Photography as a hobby
I have been an on-and-off amateur photographer since I was about
13 years old, and have thousands of black and white negatives
stored away from my past. Most are in 35 mm format, but the earlier
ones are in 3 1/4 by 2 1/4 format or 2 1/2 by 2 1/2. I no longer
have prints for the majority of them. I also have many colour
negatives, and most of the corresponding prints are in albums.
I used to process monochrome film and make enlargements, but
was without equipment from about 1990 to 1999. I have now
re-equipped myself with a modest darkroom and Durst enlarger,
but rarely seem to find the time to use them.
By about 2010 I had digitized all my old negatives. The 35mm ones
were easy, using a gadget fro Staples, but the larger ones needed
more creativity, with a digital camera and lashed-up lighting.
By 2033 I have just under 20,000 images, totalling about
I have a rather motley collection.
- First, I have a
Kodak Retina 2c,
which is the model with the interchangeable front lens element,
but without the lightmeter. I don't have any of the additional
- I have a
Pentax Spotmatic, with three lenses, that has been very
reliable over many years, but which I find too heavy to carry on a
- My favourite film camera is an Olympus XA, which is easy to
carry, but which sometimes jams for no good reason. It actually managed
to do this during my stepson's wedding ceremony, which annoyed me no end.
- I have a KGear Jamcam, which is described
in a bit more detail.
- In 2003, I bought a
Canon A70 Powershot digital camera in August
2003, and augmented it with a 128 MB memory card, and two sets of LiMH
batteries. More details here.
- In 2007, our step-daughter-in-law Tracey was kind enough to give me a 'discarded'
Nikon Coolpix 4300. (She has a
new Digital Rebel...)
It has had some severe treatment, and needs duct-tape to
hold the battery cover in place, but it works fine, and is better than
my Canon A70.
- Later, after much thought, I decided to buy a
Canon G9. It was a hard decision
whether to buy a DSLR. I was finally convinced by the weight of DSLRs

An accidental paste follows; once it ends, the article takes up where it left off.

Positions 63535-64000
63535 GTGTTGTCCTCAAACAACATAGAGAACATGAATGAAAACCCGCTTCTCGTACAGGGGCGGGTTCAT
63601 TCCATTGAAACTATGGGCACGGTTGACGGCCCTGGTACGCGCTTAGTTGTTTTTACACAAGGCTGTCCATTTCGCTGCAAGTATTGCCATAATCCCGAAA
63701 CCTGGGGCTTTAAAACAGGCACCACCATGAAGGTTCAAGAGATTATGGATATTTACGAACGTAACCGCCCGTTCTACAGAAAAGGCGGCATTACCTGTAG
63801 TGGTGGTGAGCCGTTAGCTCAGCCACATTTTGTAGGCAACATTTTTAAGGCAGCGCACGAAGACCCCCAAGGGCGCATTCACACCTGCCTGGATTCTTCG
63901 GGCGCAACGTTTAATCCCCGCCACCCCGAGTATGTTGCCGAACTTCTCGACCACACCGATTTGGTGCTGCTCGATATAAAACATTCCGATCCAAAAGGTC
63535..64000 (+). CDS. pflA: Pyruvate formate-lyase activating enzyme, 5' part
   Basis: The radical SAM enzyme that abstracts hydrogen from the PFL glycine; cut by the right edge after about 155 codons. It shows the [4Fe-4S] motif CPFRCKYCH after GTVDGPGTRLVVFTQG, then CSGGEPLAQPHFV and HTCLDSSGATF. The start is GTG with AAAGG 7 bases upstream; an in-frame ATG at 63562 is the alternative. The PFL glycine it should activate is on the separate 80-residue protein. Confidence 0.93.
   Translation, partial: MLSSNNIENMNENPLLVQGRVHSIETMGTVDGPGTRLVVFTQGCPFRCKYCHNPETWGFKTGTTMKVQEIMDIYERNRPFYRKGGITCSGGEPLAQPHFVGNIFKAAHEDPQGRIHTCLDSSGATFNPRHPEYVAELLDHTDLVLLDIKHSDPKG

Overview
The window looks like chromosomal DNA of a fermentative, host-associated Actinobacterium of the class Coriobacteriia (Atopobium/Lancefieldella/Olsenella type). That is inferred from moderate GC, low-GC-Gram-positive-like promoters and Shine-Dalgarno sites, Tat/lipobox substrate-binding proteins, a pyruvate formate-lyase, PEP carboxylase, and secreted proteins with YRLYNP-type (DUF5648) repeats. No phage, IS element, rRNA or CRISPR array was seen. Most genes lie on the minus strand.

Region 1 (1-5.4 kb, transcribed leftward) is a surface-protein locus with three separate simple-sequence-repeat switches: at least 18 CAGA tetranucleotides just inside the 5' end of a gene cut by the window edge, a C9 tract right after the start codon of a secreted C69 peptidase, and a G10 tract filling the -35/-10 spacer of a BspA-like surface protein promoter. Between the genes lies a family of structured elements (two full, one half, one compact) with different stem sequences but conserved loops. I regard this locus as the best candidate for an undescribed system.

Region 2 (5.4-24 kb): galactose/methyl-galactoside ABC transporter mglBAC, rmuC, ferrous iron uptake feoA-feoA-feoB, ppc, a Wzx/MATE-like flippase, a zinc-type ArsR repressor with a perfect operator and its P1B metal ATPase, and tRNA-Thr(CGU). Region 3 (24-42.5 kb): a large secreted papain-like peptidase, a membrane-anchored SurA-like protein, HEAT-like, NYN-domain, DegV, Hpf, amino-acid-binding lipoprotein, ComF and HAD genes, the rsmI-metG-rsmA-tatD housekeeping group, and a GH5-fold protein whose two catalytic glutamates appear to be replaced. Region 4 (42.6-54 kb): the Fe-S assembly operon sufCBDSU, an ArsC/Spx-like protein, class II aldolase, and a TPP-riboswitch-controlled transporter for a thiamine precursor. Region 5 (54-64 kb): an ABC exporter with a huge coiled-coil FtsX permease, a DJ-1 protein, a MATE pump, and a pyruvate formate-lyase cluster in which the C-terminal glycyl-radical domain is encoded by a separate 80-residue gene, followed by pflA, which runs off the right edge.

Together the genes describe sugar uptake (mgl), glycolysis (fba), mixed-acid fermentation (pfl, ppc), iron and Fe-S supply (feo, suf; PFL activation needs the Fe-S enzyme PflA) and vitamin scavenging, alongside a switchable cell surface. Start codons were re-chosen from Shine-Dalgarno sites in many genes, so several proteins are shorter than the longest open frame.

(I rarely took my Pentax Spotmatic on walks), and by the ability to
compose on the LCD screen. I was delighted with it for several years, until the
day it fell a couple of feet out of my briefcase (while in a padded case), and the
lens assembly jammed permanently. I did get about 9 years of use out of it.
- In early 2017, I bought a Sony Alpha 5000, which has worked out very well
so far. I cannot get the WiFi option to work with either my Linux desktop or
my Android phone, and many people seem to have the same problem. I bought
an E-mount to very-old-screw-mount adapter, and can use my 50 year old
Pentax lenses with it.
- In early 2018, I found a Zeiss Ikon Contaflax 4 at a local 'Junk and Disorderly" sale,
and bought it on a whim for a very reasonable price. With a little poking to release
the stuck mirror, it turned out to be in perfect condition. It is even tempting me
to buy black and white film, developer and fixer, and trying it out. It is a heavy and
very professional piece of equipment, and is much more durable than any modern digital
I don't have one. I used to be able to use one at work for the odd picture, but I
am looking for a model that will handle both 35 mm and larger negatives,
as well as prints. It must be compatible with the "gphoto2" software that
has been released as an open source product, and should work with a
USB connection. There are a few on the market that fit this
specification, but I haven't chosen one yet.
More recently, a scanning app on my Samsung cellphone does an
adequate job for making copies of documents, and there is
no real need for a scanner.
Copying old negatives
I found it easy to use the Canon A70 to copy old negatives, by using
the lens from an old pair of binoculars as a macro lens. The automatic
focusing works well, and I was able to copy about 500 old family
photos, dating back to the 1950s, in a few hours. The old 3.5*2.5 inch
negatives were easy, and so were the 2.25*2.25 ones taken with an
Agfa Isolette I had for many years. (I deeply regret trading it in
when I bought the Retina 2C, but it was the only way I had enough
money back in those golden college days).
I built a simple mount to hold the negatives, and a couple of halogen
lamps from Ikea to provide illumination. I then wrote a script
using ImageMagick's "convert" option to enhance the contrast and invert
them so they were no longer negatives.
Here are some examples:
Family Home in Leicester, 1945
Family Home in Letchworth, 1947
Family Home in Chesham, 1958
Family Home above Old Bank House, Alcester, 1960
Family Home in Leicester, 1974
Railway warning sign (June 1899)
Last updated : 2020-03-21